did grow in the rural Midwest and South.306 In 1895, Irwin and his followers organized “The Fire-Baptized Holiness Association” in Iowa. Following this organization, other state associations were formed in Kansas, Oklahoma, Texas, Georgia and North Carolina and South Carolina. A general organization was formed in 1898. By this time, King, a young Methodist minister, had joined the Georgia organiza­ tion. In 1899, the organization began publication of its official periodical, Live Coals of Fire. At this time, King was appointed Ruling Elder and later Acting Edi­ tor of Live Coals of Fire. It was also at this time that Irwin fell into immorality, or as he confessed, “‘open and gross sin”’ and at the General Council of 1900, King was unanimously elected General Overseer of the Fire Baptized Holiness Association of the United States and Canada.307 During the 1890’s, a Methodist minister named A.B. Crumpler, who had been sanctified under the ministry of holiness preacher Beverly Carradine, began preaching sanctification in his native North Carolina. In 1897 he organized the North Carolina Holiness Association.0 Synan characterizes Crumpler’s holiness preaching as controversial in that he claimed to have never sinned after his experience of sanctification. In addition, his meetings were known for manifestations such as trances and “jerks.”309 Crumpler began publication of The Holiness Advocate in 1900 and formed a new denomination called “‘The Pentecostal Holi­ ness Church’” in that same year.310 Synan states that his was “the first congregation to bear the name “Pentecostal Holiness.”311 The name was changed again in 1901, this time dropping the descriptive term “Pentecostal” and retaining “Holiness.” In 1909, after the membership had been swept into the new Pentecostal movement, by way of Azusa Street, the name was restored to “The Pentecostal Holiness Church.”312 The previously described Pentecostal experience of G.B. Cashwell at Azusa Street is pivotal in the development of the Pentecostal Holi­ ness Church. After the experience, Cashwell returned to North Carolina and held a meeting at a tobacco warehouse in Dunn, North 3,(6 Synan, The Holiness-Pentecostal Tradition, p. 53. 307 Synan, The Holiness-Pentecostal Tradition, p. 59. 308 Synan, The Holiness-Pentecostal Tradition, p. 62. 309 Synan, The Old Time Power, p. 71. 3,0 Synan, The Holiness-Pentecostal Tradition, p. 63. 311 Synan, The Old Time Power, p. 76. Synan explains that the idea for the name of the congregation may have come from publications out of “God’s Revivalist Office” in Cincinatti, Ohio, “most of which used the word ‘Pentecostal’ in the title.” 3,2 Synan, The Holiness-Pentecostal Tradition, p. 64.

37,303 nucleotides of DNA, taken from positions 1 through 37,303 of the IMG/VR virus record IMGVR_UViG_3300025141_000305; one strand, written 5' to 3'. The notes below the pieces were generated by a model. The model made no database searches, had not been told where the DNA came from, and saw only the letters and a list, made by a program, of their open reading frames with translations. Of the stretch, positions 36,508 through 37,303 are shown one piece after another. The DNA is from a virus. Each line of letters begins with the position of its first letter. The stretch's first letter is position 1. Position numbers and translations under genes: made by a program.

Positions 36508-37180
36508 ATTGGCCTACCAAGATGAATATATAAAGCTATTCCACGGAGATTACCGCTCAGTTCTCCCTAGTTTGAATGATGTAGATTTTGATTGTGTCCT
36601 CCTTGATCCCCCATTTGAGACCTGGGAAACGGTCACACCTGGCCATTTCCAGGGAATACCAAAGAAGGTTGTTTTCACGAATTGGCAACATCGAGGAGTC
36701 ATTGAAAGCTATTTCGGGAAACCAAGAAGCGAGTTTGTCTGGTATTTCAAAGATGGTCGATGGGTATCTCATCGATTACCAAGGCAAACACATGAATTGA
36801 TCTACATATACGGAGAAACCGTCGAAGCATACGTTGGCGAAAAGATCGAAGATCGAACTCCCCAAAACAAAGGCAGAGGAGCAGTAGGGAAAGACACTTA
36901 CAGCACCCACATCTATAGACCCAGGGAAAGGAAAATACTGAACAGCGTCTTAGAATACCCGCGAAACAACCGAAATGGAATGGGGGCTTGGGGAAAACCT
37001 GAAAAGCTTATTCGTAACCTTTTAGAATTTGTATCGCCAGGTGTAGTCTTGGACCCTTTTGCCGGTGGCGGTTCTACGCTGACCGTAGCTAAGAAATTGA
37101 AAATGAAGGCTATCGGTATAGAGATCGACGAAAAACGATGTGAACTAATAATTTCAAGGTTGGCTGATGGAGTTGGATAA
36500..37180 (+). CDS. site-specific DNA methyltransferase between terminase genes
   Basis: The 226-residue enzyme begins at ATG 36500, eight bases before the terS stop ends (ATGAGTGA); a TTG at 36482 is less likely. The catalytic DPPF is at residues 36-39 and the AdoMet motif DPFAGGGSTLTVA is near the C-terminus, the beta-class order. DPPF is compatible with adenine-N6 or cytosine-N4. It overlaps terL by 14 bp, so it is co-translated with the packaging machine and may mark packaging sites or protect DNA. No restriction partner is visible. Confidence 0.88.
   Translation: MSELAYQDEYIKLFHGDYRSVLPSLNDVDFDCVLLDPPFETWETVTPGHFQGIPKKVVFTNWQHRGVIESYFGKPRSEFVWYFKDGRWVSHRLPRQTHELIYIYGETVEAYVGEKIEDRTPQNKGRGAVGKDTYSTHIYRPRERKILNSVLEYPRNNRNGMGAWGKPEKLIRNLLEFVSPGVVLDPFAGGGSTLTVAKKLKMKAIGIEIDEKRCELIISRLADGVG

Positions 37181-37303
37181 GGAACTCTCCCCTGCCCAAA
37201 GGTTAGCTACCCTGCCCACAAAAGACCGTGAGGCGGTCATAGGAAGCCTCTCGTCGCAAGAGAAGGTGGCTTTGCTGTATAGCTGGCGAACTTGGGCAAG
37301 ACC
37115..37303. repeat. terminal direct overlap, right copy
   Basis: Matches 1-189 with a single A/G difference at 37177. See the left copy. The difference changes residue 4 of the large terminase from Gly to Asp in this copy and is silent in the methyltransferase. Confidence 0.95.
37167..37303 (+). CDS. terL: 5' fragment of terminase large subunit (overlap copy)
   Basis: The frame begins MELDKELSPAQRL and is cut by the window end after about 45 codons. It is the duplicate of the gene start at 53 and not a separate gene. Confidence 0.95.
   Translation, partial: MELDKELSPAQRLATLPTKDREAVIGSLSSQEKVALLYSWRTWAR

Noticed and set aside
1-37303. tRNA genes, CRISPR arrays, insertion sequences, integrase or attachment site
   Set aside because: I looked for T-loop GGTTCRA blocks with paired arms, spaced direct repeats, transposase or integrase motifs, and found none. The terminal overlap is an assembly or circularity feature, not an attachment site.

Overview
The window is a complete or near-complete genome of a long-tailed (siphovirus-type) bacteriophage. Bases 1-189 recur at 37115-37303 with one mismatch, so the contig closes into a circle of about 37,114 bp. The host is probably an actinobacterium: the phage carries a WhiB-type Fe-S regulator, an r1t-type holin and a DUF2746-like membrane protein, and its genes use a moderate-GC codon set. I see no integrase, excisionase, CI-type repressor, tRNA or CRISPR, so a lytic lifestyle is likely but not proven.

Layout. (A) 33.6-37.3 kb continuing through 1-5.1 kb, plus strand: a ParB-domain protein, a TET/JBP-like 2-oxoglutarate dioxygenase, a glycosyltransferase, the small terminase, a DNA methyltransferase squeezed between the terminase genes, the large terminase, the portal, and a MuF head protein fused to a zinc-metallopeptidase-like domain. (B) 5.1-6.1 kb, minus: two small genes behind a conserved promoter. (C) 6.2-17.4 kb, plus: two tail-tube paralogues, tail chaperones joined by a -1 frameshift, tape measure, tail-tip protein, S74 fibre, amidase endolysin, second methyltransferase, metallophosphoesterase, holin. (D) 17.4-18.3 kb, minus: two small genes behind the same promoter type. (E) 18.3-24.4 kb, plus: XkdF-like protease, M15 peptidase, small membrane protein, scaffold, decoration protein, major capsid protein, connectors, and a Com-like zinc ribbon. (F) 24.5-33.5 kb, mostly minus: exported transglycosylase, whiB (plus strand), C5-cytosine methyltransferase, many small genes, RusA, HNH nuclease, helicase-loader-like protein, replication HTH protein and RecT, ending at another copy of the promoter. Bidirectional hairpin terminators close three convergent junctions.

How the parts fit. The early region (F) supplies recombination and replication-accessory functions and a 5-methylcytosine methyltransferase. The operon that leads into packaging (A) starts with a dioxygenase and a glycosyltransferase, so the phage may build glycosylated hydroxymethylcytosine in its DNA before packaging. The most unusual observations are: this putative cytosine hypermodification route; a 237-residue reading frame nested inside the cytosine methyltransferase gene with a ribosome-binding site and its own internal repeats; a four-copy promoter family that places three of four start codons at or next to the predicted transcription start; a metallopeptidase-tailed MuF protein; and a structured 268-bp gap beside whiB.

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Carolina. The meeting was attended by hundreds and as Synan says, “pentecost had come to the East.”313 The revival continued for a month. Many who would later be prominent leaders in the Pentecos­ tal Holiness Church were baptized in the Spirit at that revival.314 Crumpler, however, did not support the meeting. At this point King, then General Overseer of the Fire Baptized Ho­ liness Church, had been hearing reports of the revivals at Azusa and in Dunn. Some members of his own denomination in Toccoa, Georgia received the experience. King, having been closely associated with Irwin, who had taught that their were subsequent experiences to sanc­ tification, had a desire for this further experience in God. However, he was unsure about the scriptural grounds for identifying tongues as the initial evidence of the infilling. His own account reports that he was not opposed to glossolalia but only to the insistence that it was initial evidence. King felt led by the Spirit to begin a fast. After further prayer and consulting Dean Alford’s Critical Notes on the Greek New Testament, King became convinced that at the Samaritan revival they had indeed spoken in tongues.313 This text had been his “stronghold” against the argument. He writes, “I was defeated, and that against my will.” Having been convinced by Scripture, King attended the revival meeting being held in Toccoa the next night and was baptized in the Holy Spirit and began to speak in tongues.316 Though Crumpler began to fight the new doctrine which was be­ coming widespread in his own church, the Pentecostals eventually won the day. Crumpler and his minority left the church in a dramatic defection in 1908 and the church became thoroughly pentecostal. In 1911, the Pentecostal Holiness Church and the Fire Baptized Holiness Church consolidated with about “2,000 members in six state conven­ tions.”317 S.D. Page was elected as general superintendent.318 3,3 Synan, The Old Time Power, p. 99. 314 Synan, The Holiness-Pentecostal Tradition, pp. 114-115 and Synan, The Old Time Power, p. 100. J.H. King, “My Experience,” PHA 30.4 (23 May 1946), pp. 6ff. Reprinted from J.H. King, From Passover to Pentecost (Memphis, TN: H.W. Dixon, 1914). King ex­ plains that Alford notes in the phrase “And Simon saw” that the verb “saw,” or iSwv, conveys the idea of physical sight and that this was a parallel to the Ephesian pentecost. Alford concludes that the Samaritans did speak in tongues. Others, including Wesley, “further strengthened the conclusion” (p. 13). 6 King, “My Experience,” p. 16. 317 Synan, The Old Time Power, p. 124. 3IKSynan, The Old Time Power, p. 123.